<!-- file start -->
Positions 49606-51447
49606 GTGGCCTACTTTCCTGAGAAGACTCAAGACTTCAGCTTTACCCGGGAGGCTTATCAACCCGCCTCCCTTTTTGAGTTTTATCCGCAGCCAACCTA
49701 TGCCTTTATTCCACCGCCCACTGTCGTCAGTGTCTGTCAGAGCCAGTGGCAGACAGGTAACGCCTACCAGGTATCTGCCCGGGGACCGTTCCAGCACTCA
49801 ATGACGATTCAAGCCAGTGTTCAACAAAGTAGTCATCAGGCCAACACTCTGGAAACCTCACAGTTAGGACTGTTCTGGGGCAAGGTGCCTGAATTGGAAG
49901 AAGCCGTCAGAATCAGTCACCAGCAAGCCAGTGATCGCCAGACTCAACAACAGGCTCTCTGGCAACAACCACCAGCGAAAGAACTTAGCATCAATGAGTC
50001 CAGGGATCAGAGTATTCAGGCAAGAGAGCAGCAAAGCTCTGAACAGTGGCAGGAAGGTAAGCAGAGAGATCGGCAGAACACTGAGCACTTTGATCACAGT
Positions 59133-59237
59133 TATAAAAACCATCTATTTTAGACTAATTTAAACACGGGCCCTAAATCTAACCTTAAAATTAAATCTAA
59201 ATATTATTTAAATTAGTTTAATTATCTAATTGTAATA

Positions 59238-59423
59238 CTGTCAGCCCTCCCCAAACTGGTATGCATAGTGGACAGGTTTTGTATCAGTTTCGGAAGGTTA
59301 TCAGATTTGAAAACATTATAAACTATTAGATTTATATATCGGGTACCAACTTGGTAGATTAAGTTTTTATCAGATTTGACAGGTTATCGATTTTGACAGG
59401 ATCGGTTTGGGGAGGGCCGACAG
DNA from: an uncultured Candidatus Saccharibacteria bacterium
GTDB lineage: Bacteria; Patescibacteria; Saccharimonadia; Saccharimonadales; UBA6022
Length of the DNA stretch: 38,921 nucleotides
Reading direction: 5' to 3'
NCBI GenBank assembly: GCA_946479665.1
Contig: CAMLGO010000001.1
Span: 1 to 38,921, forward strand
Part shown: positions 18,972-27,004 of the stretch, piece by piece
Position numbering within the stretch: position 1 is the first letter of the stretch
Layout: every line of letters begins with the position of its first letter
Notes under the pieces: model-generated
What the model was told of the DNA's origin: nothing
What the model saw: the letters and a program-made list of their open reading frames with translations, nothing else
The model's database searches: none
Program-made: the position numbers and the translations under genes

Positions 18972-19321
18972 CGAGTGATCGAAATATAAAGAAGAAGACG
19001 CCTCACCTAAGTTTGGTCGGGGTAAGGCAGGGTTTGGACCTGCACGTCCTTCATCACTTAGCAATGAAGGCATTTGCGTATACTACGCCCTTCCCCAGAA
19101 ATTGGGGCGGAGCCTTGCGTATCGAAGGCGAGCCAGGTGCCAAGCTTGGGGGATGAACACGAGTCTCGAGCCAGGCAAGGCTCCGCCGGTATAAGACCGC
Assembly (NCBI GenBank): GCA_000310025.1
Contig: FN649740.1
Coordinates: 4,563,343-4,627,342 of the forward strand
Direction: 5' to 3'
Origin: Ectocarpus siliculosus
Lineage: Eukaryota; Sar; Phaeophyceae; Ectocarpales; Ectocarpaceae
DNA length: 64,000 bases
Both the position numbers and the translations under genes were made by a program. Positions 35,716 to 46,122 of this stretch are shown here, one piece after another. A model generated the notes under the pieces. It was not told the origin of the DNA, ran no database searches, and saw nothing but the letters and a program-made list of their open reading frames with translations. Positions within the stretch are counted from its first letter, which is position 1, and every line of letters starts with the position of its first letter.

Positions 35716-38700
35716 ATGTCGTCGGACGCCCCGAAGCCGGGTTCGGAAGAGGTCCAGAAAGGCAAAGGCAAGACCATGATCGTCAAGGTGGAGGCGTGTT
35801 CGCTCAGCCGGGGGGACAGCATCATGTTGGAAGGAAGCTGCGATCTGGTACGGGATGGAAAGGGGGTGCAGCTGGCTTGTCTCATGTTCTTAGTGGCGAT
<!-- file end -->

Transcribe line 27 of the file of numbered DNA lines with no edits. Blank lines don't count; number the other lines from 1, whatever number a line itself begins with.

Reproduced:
The model's database searches: none